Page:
Aaron Philip with Tonya Bolden
[From the Dust Jacket]
He started his own Tumblr,
He’s hung out with the guy
who created the cartoon
He’s appeared in
a documentary film.
He’s a disability activist
who’s been on television.
He’s a kawaii dude
who loves anime.
And he’s a fourteen-year-old boy
with cerebral palsy.
This kid can’t walk,
but he can fly.
Aaron Philip’s memoir chronicles his extraordinary journey from happy baby in Antigua to confident teen artist in New York City. His honest, often funny stories of triumph—despite physical difficulties, poverty, and other challenges—are as inspiring as they are eye-opening.
Praise for “This Kid Can Fly”
Similar to Shane Burcaw’s Laughing at my Nightmare (2014), for a slightly older reader, this inspiring glimpse into the life of a real kid goes beyond disability to celebrate his remarkable ability.
Philip’s simple, chatty account of both physical and societal challenges—and the “angels” without whom couldn’t have risen to them so highly—will motivate readers with and without disabilities to support accessibility and inclusion.
“In an enlightening and candid memoir, Philip recalls his early childhood years, when he moved from Antigua to New York City to seek medical attention for cerebral palsy. Now 14, he shares memories . . . that are honest, raw, and devoid of self-pity.”
— Publishers Weekly
“At thirteen years old, Aaron has written a memoir that manages to tell the real story of being not only significantly disabled, but also of being a new immigrant to this country, the child of brave, hard-working parents, of being poor but also hopeful and passionate about a brighter future. This book will inspire many children to work a little harder and dream a little bigger. It inspired me.”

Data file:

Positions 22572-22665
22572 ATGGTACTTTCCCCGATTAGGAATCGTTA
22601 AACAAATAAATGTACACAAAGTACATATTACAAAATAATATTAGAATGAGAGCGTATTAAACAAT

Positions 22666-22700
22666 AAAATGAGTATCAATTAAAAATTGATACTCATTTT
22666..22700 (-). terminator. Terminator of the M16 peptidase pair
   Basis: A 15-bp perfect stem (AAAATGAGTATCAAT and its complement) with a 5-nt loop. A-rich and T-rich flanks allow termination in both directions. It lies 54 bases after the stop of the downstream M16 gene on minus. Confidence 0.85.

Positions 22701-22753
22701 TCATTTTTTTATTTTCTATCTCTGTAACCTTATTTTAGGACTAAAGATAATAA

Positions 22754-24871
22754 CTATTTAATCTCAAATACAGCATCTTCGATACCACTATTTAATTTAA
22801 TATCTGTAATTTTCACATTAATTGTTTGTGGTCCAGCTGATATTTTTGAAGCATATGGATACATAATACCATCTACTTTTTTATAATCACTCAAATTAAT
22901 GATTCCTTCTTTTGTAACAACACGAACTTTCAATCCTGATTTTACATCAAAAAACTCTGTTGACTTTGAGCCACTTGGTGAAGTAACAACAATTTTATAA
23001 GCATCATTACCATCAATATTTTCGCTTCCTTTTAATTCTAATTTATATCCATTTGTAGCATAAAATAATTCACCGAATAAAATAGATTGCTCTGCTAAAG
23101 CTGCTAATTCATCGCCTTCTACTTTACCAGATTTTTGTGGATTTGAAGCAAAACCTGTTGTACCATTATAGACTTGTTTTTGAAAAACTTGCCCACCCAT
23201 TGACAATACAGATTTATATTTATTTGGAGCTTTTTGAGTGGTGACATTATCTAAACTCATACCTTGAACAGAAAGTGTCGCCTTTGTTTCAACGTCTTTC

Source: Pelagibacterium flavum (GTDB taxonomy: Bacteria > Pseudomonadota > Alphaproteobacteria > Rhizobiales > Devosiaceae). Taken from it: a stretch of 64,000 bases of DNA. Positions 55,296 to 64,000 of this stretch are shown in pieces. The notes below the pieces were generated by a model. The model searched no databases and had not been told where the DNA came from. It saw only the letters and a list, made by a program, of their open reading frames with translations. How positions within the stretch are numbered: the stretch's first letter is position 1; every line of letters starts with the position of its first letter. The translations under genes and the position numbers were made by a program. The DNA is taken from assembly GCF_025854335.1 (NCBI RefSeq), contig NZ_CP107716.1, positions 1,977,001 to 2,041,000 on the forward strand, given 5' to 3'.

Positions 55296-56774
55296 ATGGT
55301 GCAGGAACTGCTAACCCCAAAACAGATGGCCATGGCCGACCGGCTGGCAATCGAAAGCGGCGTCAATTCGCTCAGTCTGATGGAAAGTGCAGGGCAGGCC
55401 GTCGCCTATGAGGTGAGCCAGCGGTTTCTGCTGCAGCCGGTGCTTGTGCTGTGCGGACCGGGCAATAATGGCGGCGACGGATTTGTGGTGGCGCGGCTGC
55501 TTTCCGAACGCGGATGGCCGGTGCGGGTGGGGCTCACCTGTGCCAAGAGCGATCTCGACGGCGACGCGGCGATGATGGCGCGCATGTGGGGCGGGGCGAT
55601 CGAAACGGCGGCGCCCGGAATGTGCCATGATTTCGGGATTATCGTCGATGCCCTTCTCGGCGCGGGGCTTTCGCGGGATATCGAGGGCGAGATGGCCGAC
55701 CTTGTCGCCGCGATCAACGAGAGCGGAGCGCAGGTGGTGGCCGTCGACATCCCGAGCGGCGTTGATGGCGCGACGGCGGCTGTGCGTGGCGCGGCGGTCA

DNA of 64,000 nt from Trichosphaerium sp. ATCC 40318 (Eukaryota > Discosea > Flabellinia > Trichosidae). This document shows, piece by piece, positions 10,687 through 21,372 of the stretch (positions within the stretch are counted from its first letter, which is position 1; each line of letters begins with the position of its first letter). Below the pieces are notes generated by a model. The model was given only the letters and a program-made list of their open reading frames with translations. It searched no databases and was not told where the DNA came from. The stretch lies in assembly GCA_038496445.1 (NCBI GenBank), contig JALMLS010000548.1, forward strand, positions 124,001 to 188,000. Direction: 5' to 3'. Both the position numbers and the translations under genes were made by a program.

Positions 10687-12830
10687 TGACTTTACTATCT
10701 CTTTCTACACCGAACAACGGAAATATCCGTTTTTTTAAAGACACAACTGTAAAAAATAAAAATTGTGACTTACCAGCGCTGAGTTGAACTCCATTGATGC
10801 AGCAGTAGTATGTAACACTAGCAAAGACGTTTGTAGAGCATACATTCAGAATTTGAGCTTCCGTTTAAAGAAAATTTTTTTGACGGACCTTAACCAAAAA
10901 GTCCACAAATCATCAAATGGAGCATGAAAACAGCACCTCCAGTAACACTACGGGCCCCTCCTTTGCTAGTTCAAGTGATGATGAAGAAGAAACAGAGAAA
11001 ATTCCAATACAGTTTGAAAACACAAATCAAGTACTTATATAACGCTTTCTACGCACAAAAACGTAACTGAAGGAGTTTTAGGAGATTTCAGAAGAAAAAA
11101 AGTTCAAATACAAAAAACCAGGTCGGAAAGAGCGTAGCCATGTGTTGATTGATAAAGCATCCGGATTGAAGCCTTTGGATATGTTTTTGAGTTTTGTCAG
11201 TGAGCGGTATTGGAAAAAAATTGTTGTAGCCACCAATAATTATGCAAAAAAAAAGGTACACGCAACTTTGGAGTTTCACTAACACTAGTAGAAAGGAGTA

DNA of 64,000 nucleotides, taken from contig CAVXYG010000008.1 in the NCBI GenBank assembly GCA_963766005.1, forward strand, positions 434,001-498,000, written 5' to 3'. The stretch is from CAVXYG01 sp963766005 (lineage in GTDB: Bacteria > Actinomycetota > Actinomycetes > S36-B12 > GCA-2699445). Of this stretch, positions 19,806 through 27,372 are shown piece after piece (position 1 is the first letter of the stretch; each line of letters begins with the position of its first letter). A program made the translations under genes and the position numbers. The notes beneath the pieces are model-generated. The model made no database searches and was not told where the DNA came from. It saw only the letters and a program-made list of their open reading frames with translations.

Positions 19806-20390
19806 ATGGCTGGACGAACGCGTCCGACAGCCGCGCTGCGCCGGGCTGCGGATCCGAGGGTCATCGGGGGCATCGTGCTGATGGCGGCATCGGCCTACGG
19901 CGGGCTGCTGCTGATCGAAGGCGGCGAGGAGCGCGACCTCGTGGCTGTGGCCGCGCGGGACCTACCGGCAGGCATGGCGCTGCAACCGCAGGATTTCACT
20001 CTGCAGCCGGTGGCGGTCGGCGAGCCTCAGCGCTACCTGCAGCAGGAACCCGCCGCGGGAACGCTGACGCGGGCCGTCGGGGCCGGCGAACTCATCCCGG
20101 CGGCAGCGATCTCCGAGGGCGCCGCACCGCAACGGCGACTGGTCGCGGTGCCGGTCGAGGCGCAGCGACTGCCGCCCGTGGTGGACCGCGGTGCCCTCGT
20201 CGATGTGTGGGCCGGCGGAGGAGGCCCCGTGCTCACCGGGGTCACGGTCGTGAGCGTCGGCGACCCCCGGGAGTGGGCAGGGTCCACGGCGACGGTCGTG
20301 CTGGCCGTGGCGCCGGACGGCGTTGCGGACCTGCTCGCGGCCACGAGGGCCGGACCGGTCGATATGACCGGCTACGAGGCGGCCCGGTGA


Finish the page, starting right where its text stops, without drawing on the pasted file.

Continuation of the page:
— Cammie McGovern, author of Say What You Will
“Following Aaron’s journey as he overcame countless adversities with endless humor and positivity was nothing short of awe-inspiring. I am delighted to know the world will get to read his story.”
— Shane Burcaw, author of Laughing at My Nightmare
“This story of how a boy with cerebral palsy and his family navigate an indifferent social system is proof that the human spirit has no boundaries.”
— Sonia Manzano, Sesame Street actor and author of Becoming Maria: Love and Chaos in the South Bronx
“At once beautiful and heartbreaking, Aaron Philip found a way to make me laugh even as I choked up, found a way to bring on my empathy without ever allowing me to feel sorry for him. An eye-opening debut.”
—Jacqueline Woodson, National Book Award winner and Newbery Honor author of Brown Girl Dreaming
Ages 8–12 | 192 pages
Hardcover | Balzer + Bray (An imprint of HarperCollinsPublishers) 2016